When Fanny Heller Straus took office in 1849 as the first president of the Ladies’ Chebrah, there were no telephones, no cars, no televisions or radios.
Richmond was a city of 30,000 in the largely agricultural Commonwealth of Virginia and its capital for less than a century. Congregation Beth Ahabah’s first Rabbi, Maximilian Michelbacher, arrived from Philadelphia only four years prior.
The city, people and problems of Richmond have changed again and again between Jewish Family Services’ first year and its 170th.
From the Civil War to the tuberculosis epidemic, the Great Depression to WWII, the tumultuous 1960s to Perestroika to today’s crisis of a rapidly aging population, JFS responded to meet the needs of the moment.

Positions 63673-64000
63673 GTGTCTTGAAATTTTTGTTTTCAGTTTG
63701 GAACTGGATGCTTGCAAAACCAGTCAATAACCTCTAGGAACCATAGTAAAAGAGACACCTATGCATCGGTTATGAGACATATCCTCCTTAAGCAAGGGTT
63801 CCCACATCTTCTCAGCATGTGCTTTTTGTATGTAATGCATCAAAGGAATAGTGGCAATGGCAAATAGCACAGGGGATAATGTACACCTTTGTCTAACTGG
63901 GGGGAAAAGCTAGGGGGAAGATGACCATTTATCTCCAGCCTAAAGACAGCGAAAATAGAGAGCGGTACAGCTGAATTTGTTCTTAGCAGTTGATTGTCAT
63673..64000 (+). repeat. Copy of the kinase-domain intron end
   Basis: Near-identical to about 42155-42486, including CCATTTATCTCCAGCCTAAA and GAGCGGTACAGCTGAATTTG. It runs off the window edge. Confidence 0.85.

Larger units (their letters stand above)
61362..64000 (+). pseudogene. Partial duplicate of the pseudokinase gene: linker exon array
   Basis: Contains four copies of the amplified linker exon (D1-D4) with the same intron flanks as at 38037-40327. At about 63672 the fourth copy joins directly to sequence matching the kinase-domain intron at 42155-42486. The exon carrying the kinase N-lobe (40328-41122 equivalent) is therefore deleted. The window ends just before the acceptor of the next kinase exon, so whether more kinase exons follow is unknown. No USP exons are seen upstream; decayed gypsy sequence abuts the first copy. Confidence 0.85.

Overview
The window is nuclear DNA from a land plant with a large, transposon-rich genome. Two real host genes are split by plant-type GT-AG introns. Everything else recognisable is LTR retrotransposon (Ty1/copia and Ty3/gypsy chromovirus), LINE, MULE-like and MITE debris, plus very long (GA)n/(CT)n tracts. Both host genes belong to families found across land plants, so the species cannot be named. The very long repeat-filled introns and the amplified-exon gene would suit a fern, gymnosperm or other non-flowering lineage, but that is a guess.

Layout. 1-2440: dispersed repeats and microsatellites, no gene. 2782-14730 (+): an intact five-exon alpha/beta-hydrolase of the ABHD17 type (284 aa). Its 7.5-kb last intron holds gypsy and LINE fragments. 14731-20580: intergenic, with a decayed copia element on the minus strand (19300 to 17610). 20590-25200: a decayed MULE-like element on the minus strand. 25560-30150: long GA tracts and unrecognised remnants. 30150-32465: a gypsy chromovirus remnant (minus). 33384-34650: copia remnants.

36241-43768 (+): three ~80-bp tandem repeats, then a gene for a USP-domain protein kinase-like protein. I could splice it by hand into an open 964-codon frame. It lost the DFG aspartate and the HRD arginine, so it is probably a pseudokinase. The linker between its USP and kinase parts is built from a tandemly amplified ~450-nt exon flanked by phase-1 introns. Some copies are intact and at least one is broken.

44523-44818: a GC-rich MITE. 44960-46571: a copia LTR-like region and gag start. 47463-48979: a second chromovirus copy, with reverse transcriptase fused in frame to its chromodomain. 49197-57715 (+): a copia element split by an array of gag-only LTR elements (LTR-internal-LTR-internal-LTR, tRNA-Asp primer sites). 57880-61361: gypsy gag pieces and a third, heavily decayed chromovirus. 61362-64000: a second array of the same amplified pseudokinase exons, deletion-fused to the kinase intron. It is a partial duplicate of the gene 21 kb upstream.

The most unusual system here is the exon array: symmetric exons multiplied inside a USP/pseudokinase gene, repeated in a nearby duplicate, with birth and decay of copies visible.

JFS changed from a small membership organization, to an all-volunteer charity, to the modern social services agency we are today, but one thing remained the same: our commitment to practicing Tikkun Olam.
After more than 170 years, JFS continues to strive to create a better world through dedicated service to more than 1,300 people regardless of race, religion, age or income. What began as small group of Jewish women is now a $4 million agency providing the best options in homecare, customized care for seniors and adults with disabilities, guardianship, counseling across the lifespan and adoption services.
And, we’ve never stopped evolving. JFS added three new programs and nurtured many new partnerships in just the past two years.